Health Disparity Studies in South Carolina
Guest: Dr. Leonard Egede – General Internal Medicine / Geriatrics, MUSC
Host: Dr. Linda Austin – College of Medicine / Dean’s Office, MUSC
Dr. Linda Austin: I’m Dr. Linda Austin. I’m interviewing Dr. Leonard Egede, who is Associate Professor of Medicine and Director for the Center for Health Disparities Research. Dr. Egede, I understand you just got quite a nice grant for the study of health disparities. I guess we should start with the basics though. When someone says health disparities in the state of South Carolina, what does that really translate to?
Dr. Leonard Egede: Well, I guess, for the state, it translates primarily three core areas. One is race and ethnicity. The second is socioeconomic status. And the third is rural/urban differences. So, when we talk about disparities in the state, of course, there’s a broad definition of disparities. But, really, we’re talking about issues related to differences by race and ethnicity; differences in terms of income and poverty status; and then differences in terms of rural/urban location.
Dr. Linda Austin: So, when you study those differences, obviously, there are certain disadvantages for getting health care when you are rural versus urban, I would imagine; if you are poor versus rich, that’s pretty obvious; potentially, if you are dark-skinned versus light-skinned. But, what are the markers that you study? How do you measure those differences?
Dr. Leonard Egede: I think the rural /urban difference is very straightforward. You have markers of rural residents. You have about three definitions of rural; of living in a rural area. And we use varying definitions depending on the population we’re studying. I think there are three guidelines for that, and they’re straightforward.
In terms of income and poverty, generally, people have used household income. But there’s a lot of criticism about household income, because it doesn’t tell you about poverty in early life. So, there are folks, now, who think you should be looking more at wealth. But, in terms of basic analysis, we tend to look at income, education, and employment.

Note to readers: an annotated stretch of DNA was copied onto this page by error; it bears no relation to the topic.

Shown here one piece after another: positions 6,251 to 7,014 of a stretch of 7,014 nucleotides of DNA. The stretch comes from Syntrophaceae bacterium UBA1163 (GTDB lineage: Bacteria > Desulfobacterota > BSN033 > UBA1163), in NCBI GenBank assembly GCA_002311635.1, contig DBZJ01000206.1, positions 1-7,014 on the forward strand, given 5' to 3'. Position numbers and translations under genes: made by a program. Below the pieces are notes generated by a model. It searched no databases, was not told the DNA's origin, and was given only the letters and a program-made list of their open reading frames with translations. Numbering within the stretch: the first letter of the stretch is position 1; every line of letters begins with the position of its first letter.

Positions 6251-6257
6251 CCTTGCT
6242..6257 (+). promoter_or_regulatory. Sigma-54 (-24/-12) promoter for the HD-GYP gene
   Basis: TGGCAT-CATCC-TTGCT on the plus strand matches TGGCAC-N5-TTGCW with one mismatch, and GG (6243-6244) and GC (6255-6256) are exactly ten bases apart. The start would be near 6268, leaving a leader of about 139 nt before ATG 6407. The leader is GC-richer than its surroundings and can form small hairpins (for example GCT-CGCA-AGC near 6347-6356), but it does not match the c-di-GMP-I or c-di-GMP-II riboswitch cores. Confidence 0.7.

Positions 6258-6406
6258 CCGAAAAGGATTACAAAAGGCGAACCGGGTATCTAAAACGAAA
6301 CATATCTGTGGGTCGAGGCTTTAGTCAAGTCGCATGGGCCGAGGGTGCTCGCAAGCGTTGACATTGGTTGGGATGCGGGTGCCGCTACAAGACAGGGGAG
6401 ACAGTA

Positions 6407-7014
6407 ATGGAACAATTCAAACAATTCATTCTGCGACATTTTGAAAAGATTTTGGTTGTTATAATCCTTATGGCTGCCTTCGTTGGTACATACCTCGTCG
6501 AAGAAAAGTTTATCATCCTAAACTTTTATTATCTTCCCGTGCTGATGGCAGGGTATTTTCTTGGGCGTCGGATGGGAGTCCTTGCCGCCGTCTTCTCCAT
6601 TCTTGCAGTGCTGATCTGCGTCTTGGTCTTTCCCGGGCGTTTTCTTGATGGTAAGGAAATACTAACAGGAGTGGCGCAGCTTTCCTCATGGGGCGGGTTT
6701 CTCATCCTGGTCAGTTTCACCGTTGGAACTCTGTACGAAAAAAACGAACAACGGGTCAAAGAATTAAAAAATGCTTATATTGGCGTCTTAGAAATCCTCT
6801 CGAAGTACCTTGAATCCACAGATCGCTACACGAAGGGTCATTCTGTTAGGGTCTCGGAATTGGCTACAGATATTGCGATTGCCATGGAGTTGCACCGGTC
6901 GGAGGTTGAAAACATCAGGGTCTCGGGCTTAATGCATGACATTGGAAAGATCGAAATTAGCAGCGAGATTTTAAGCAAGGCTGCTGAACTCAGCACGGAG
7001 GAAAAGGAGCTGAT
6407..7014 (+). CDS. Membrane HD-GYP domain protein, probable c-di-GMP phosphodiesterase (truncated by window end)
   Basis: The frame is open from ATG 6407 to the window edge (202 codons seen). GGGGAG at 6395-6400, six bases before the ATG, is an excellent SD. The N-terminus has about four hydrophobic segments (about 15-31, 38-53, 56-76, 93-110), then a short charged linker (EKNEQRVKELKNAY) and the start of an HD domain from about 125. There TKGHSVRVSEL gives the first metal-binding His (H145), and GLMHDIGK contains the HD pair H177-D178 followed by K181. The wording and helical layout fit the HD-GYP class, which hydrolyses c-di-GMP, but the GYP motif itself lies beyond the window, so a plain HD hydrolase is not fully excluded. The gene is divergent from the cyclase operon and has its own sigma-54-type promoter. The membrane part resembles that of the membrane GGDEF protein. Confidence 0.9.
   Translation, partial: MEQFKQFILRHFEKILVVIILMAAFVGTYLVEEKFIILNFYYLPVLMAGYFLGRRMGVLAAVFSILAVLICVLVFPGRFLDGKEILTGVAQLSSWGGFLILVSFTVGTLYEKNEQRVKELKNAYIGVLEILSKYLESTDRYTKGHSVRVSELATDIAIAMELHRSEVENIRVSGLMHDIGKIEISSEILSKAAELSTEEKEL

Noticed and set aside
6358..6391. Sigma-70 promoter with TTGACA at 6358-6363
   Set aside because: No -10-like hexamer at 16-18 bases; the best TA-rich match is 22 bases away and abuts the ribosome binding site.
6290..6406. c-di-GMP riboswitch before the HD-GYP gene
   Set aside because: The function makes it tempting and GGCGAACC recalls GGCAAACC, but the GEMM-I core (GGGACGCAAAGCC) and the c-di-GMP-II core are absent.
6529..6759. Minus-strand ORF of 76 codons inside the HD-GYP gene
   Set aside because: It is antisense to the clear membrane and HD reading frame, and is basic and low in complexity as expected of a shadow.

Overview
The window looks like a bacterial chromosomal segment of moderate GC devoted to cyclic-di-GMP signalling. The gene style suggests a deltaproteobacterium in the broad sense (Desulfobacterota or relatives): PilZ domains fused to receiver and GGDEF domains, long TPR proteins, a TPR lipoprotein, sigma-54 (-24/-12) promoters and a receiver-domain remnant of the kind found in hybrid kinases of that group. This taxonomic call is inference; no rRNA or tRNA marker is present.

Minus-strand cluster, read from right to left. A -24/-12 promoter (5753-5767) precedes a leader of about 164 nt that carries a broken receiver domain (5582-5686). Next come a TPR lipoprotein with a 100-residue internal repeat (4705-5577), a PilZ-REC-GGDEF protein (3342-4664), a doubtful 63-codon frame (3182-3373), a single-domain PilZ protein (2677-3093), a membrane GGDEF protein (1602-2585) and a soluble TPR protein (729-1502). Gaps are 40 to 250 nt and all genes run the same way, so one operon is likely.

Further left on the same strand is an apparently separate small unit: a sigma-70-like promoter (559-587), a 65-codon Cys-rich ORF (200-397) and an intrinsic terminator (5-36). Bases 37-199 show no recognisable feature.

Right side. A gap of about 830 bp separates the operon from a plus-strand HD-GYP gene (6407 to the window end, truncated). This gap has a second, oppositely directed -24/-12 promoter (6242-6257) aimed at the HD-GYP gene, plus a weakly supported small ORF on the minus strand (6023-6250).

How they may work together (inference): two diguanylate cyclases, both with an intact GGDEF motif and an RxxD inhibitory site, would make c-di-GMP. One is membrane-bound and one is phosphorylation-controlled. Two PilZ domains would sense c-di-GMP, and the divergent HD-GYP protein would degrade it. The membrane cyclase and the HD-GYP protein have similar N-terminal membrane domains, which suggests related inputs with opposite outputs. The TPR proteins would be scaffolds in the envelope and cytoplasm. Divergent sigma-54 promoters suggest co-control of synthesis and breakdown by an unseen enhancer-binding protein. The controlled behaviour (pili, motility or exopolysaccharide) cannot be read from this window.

Dr. Linda Austin: But I’m thinking, when you’re looking at outcomes, specifically, what are the outcomes that you look at? Is it longevity? Is it the kinds of illnesses people get? What are you studying?
Dr. Leonard Egede: Overall, we study general measures. And we also have disease-specific measures. So, for general measures, you look at life expectancy. You look at things like quality of life. You also look at informatology. Those are all general markers that vary by this factor. So, this is a broad marker. People talk about informatology being a marker of the degree of quality of any health care system. When we look at those factors, it gives you a sense of what’s happening and how it impacts the overall population.
Then there are disease-specific areas. For disease-specific areas, for diabetes, for example, we look at glycemic control. We look at blood pressure control. We look at risk of death; these factors. So, that gives you a sense. For cardiovascular disease, we look at very similar measures. For mental health, we also look at very similar measures; the likelihood of having depression and the lost productivity as a result.
Dr. Linda Austin: Can you share some specific examples? For example, if you are rural, you’re life expectancy is likely to be x. Or, if you’re African-American, your risk for stroke is y.
Dr. Leonard Egede: So, if we took diabetes; because diabetes is very prevalent in South Carolina, if you’re African-American, you’re twice as likely to have diabetes compared to Whites. You’re almost one and half times more likely to die from diabetes compared to someone of the same age who is White. And, in terms of having good control of your diabetes, you’re almost one and half times less likely to get good control of your diabetes compared to someone of similar age who is White.
If you look at life expectancy, African-Americans once had the lowest life expectancy across the board. They had about five to seven years less expectancy compared to their White counterparts. African-American women and White women seem to have a very similar life expectancy now, but a few years ago, there were differences based on race. But, overall, if you compare African-Americans to Whites now, African-Americans have about five to seven more years of life expectancy compared to their White counterparts.